Definitions

een

Arba'een

Arba'een (اربعين, means "forty"), or Chehlum, as it is known by Urdu-speaking Muslims, is a Shi'a religious observation that occurs 40 days after the Day of Ashurah, the commemoration of the martyrdom by beheading of Husayn bin Ali, the grandson of the Prophet Muhammad which falls on the 20th day of the month of Safar. Husayn and 72 supporters died in the Battle of Karbala in the year 61 AH (680 CE). Forty days is the usual length of the time of mourning in many Islamic cultures.

The occasion reminds the faithful of the core message behind Husayn's martyrdom: establishing justice and fighting injustice, no matter what its incarnation—a message that strongly influenced subsequent Shi'a uprisings against the tyranny of Umayyad and Abbasid rule.

In the first Arba'een gathering in the year 62 AH, Jabir ibn Abdullah, a companion of the Prophet, was one of the people who performed a pilgrimage to the burial site of Husayn. Due to his infirmity and probable blindness, he was accompanied by Atiyya bin Saad. His visit coincided with that of the surviving female members of the Prophet's family and Husayn's son and heir Imam Zain-ul-Abideen, who had all been held captive in Damascus by Yazid I, the Umayyad Caliph. Imam Zain-ul-Abideen had been too ill to participate in the Battle of Karbala.He later devoted his life to Azadari and spreading the message of Imam Husain's supreme sacrifice.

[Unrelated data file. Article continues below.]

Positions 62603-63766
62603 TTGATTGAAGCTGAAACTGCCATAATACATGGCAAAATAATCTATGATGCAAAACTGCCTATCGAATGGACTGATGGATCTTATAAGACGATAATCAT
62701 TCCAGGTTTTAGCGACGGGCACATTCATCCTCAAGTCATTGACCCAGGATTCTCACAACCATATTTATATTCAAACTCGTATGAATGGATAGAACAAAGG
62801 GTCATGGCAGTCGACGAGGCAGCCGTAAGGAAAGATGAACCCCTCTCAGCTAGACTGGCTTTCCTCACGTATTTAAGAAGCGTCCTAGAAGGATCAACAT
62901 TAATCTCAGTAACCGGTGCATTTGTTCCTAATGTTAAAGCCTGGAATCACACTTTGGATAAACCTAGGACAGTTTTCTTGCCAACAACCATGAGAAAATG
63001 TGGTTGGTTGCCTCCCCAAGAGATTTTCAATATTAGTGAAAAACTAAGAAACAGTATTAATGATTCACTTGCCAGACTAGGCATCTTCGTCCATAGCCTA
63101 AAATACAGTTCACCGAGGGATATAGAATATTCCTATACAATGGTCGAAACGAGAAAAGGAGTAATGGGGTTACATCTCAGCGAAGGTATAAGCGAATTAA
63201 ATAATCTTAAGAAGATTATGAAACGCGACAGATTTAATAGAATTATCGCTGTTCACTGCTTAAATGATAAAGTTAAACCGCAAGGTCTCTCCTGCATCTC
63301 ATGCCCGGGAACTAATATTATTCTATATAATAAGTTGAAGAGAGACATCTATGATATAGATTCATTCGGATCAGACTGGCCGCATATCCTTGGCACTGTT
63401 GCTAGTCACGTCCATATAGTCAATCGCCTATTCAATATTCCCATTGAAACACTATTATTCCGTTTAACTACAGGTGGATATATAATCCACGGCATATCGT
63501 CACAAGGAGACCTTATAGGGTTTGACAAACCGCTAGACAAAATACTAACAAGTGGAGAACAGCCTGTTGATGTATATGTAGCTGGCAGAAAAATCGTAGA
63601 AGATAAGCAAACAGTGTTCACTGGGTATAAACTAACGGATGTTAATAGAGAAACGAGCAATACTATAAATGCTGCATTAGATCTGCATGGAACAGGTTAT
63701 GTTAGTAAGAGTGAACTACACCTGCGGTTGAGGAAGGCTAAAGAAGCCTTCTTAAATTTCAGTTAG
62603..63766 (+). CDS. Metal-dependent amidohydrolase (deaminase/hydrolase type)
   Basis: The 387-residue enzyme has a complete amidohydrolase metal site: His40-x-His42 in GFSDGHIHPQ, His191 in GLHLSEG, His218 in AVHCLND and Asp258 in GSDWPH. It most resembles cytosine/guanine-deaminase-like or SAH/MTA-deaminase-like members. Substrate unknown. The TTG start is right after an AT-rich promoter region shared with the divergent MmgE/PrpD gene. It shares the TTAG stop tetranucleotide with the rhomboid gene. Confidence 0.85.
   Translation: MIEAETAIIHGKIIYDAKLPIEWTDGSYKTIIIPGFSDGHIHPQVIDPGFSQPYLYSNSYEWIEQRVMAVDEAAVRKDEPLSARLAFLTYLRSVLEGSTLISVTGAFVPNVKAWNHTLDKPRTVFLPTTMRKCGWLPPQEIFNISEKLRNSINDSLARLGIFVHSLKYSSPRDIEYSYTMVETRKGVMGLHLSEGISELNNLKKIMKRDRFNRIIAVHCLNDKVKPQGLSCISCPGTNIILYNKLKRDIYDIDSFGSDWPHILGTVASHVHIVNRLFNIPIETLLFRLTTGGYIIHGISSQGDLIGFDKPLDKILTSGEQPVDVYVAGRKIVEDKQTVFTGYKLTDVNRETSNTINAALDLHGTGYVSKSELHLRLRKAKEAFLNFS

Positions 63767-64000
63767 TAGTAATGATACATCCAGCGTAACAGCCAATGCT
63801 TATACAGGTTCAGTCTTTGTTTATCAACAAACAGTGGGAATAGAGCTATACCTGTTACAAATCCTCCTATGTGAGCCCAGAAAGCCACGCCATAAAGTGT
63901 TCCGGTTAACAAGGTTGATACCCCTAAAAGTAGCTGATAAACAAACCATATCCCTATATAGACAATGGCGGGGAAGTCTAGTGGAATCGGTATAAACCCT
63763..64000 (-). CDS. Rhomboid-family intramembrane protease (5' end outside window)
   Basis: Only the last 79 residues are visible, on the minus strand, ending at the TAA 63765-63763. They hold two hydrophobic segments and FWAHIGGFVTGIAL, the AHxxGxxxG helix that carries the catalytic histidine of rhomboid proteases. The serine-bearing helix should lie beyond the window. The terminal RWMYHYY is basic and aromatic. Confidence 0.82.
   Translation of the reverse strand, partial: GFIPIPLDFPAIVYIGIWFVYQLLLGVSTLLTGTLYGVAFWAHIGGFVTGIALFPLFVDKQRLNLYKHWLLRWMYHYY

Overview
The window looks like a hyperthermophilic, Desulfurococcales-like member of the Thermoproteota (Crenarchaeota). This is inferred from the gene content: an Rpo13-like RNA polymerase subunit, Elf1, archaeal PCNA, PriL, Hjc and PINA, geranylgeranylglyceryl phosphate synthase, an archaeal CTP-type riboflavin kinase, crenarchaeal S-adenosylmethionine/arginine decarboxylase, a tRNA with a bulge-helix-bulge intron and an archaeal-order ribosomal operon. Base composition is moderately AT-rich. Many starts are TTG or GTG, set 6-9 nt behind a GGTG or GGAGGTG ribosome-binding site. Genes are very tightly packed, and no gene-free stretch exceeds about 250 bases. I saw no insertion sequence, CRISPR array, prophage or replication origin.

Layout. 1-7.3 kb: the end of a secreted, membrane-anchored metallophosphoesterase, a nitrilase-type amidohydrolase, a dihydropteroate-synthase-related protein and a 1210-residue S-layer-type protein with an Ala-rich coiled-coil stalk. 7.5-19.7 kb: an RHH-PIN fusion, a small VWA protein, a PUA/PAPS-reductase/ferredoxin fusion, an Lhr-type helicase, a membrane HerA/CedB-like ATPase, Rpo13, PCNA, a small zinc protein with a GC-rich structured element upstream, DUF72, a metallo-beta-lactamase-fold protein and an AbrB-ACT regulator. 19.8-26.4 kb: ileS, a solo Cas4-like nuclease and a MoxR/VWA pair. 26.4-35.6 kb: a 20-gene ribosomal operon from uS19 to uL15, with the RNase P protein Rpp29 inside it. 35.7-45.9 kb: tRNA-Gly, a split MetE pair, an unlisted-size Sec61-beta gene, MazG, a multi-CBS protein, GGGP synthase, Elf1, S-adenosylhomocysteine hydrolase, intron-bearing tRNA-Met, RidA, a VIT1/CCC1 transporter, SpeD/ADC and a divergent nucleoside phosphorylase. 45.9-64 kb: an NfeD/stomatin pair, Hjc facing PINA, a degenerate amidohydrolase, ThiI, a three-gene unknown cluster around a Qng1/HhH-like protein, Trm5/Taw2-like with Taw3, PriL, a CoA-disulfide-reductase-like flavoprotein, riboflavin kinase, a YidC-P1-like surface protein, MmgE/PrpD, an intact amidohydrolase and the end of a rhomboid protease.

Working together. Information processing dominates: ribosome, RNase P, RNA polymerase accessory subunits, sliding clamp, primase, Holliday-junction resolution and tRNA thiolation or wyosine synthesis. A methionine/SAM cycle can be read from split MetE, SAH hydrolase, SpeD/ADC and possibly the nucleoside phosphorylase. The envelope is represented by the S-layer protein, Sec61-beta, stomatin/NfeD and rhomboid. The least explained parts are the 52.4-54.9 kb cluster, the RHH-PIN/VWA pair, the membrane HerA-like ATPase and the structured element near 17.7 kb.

The city of Karbala in Iraq, the third holy place of Shi'a Islam, is the center of the proceedings where, in a show of humility, many crawl through the streets of the city while others fall on their hands and knees as they approach the Shrines of Husayn and his brother Abbas ibn Ali.

Observance of Arba'een in Karbala was banned for many years when Saddam Hussein was president of Iraq. Following the 2003 invasion of Iraq, the observance in April 2003 was broadcast worldwide.

Arba'een in the Gregorian calendar

While Arba'een is always on the same day of the Islamic calendar, the date on the Gregorian calendar varies from year to year due to differences between the two calendars, since the Islamic calendar is a lunar calendar and the Gregorian calendar is a solar calendar. Furthermore, the method used to determine when each Islamic month begins varies from country to country (see Islamic calendar).

  • 2005: March 31
  • 2006: March 21
  • 2007: March 10
  • 2008: February 28

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